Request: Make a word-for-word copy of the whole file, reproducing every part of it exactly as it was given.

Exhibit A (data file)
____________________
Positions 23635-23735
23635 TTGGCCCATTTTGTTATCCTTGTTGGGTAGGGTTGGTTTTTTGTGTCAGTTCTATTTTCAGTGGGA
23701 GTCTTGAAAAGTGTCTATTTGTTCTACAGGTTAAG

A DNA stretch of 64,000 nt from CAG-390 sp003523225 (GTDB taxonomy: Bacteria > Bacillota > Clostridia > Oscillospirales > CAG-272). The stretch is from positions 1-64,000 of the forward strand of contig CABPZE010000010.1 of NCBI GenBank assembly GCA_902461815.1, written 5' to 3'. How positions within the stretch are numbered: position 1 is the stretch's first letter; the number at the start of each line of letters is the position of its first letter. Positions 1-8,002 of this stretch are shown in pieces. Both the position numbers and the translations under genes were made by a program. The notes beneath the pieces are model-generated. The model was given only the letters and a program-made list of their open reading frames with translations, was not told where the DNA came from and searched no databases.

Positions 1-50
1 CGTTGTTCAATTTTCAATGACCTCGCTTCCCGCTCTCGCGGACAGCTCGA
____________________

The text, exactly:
Positions 23635-23735
23635 TTGGCCCATTTTGTTATCCTTGTTGGGTAGGGTTGGTTTTTTGTGTCAGTTCTATTTTCAGTGGGA
23701 GTCTTGAAAAGTGTCTATTTGTTCTACAGGTTAAG

A DNA stretch of 64,000 nt from CAG-390 sp003523225 (GTDB taxonomy: Bacteria > Bacillota > Clostridia > Oscillospirales > CAG-272). The stretch is from positions 1-64,000 of the forward strand of contig CABPZE010000010.1 of NCBI GenBank assembly GCA_902461815.1, written 5' to 3'. How positions within the stretch are numbered: position 1 is the stretch's first letter; the number at the start of each line of letters is the position of its first letter. Positions 1-8,002 of this stretch are shown in pieces. Both the position numbers and the translations under genes were made by a program. The notes beneath the pieces are model-generated. The model was given only the letters and a program-made list of their open reading frames with translations, was not told where the DNA came from and searched no databases.

Positions 1-50
1 CGTTGTTCAATTTTCAATGACCTCGCTTCCCGCTCTCGCGGACAGCTCGA